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Supreme Court, Appellate Division, Second Department, New York.

The PEOPLE, etc., Respondent, v. Liang Jun YING, Appellant.

Decided: February 24, 1997

Before BRACKEN, J.P., and KRAUSMAN, GOLDSTEIN and LUCIANO, JJ. Addabbo & Greenberg, Forest Hills (Todd D. Greenberg and Patricia Rouse, on the brief), for appellant. Richard A. Brown, District Attorney, Kew Gardens (Steven J. Chananie, Gary Fidel, and Ellen C. Abbot, of counsel), for respondent.

ORDERED that the judgment is reversed, and a new trial is ordered, to be preceded by a new Wade/Dunaway hearing.

 During the first round of voir dire, the prosecutor peremptorily challenged the only member of the venire who was from an Asian background.   The defense raised a Batson challenge, and the court found that the defense made a prima facie showing of purposeful discrimination by the People.   While the prosecutor initially opposed this finding, she abandoned her objection and volunteered her facially race-neutral explanation, thereby rendering the issue of whether the defense counsel had established a prima facie case of discrimination academic (see, Hernandez v. New York, 500 U.S. 352, 359, 111 S.Ct. 1859, 1866, 114 L.Ed.2d 395;  People v. Thomas, 210 A.D.2d 515, 620 N.Y.S.2d 478;  People v. Jones, 204 A.D.2d 485, 611 N.Y.S.2d 640).   Thus, the issue before this court, undertaken in the third stage of Batson analysis, is whether the trial court erred in finding that the explanation offered by the prosecutor for challenging the juror was not pretextual.

Within the third stage of the Batson analysis, the trial court must determine whether the opponent of the challenge has carried its burden of proving purposeful discrimination (see, Purkett v. Elem, 514 U.S. 765, 768, 115 S.Ct. 1769, 1771, 131 L.Ed.2d 834) by undertaking “a sensitive inquiry into such circumstantial and direct evidence of intent as may be available” (Batson v. Kentucky, 476 U.S. 79, 93, 106 S.Ct. 1712, 1721, 90 L.Ed.2d 69, quoting Arlington Heights v. Metropolitan Housing Development Corp., 429 U.S. 252, 266, 97 S.Ct. 555, 564, 50 L.Ed.2d 450), weighing all relevant facts and circumstances, and determining whether the racially-neutral explanation offered in support of the challenge constitutes the actual ground for the challenge or is merely a pretext offered in an effort to conceal a racially-discriminatory intent (see, People v. Hernandez, 75 N.Y.2d 350, 359-360, 553 N.Y.S.2d 85, 552 N.E.2d 621).   It is at this stage of the analysis that “implausible or fantastic justifications may (and probably will) be found to be pretexts for purposeful discrimination” (Purkett v. Elem, supra, 514 U.S. 765, 768, 115 S.Ct. 1769, 1771, 131 L.Ed.2d 834).   While the prosecutor's explanations that she challenged the juror because she failed to make eye contact during questioning and because she did not believe that the woman could be a fair juror were facially neutral, we find that they were pretextual.   The prosecutor only asked two questions of this potential juror, neither of which related to her ability to be a fair juror.   When pressed, the prosecutor explained that she based her decision on a “feeling”.   Since the explanations did not relate to the facts of the case, the prosecutor only conducted a cursory inquiry of this juror, and the reasons appeared to be purely intuitive rather than based on hard evidence, we find that the court should not have removed the juror.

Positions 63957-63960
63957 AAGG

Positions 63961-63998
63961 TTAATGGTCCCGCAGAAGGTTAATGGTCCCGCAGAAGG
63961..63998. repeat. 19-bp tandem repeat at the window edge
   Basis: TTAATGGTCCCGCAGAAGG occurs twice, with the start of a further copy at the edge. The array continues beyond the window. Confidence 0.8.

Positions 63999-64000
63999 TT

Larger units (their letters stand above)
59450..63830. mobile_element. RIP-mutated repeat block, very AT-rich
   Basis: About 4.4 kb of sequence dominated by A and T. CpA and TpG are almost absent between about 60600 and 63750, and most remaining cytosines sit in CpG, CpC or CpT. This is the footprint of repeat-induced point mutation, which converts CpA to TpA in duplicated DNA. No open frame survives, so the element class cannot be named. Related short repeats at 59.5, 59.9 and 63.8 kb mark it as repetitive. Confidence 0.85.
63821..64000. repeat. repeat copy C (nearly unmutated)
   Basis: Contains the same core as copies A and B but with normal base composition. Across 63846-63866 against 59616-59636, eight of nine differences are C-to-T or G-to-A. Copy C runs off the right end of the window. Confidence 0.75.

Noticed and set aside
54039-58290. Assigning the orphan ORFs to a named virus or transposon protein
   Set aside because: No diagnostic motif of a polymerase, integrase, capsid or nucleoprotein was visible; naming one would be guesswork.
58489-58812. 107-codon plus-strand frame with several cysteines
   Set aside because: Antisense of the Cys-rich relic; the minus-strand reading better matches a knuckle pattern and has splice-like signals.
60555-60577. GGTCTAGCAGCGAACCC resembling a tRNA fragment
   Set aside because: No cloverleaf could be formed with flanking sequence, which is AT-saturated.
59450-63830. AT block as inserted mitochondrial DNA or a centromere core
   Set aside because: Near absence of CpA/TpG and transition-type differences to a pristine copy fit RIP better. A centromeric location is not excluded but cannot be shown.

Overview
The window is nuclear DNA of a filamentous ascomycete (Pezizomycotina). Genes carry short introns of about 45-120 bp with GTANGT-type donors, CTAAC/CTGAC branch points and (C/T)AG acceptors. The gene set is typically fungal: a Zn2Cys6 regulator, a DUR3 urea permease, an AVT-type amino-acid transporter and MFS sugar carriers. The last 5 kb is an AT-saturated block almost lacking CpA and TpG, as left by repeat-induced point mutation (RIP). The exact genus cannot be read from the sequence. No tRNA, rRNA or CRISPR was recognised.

We also conclude that prior to the new trial there should be a new Wade/Dunaway hearing inasmuch as the prosecution, prior to the hearing, failed to make the defendant aware of the terms of a “cooperation agreement” with the witness Harold Gross (see, People v. Novoa, 70 N.Y.2d 490, 522 N.Y.S.2d 504, 517 N.E.2d 219) notwithstanding that Gross's subsequent testimony at the trial revealed that promises of leniency were made to him on the day of his arrest (see, People v. Antelmi, 187 A.D.2d 601, 589 N.Y.S.2d 999;  see also, People v. Johnson, 191 A.D.2d 709, 595 N.Y.S.2d 515).   It was revealed at trial that the police had questioned Gross's friend and that the friend spoke with Gross about the defendant prior to Gross's interview with the police, when the police showed a photograph of the defendant to Gross.   This information also should have been made available to the defendant prior to the pretrial hearing.

In light of our determination, we need not reach the defendant's remaining contentions.


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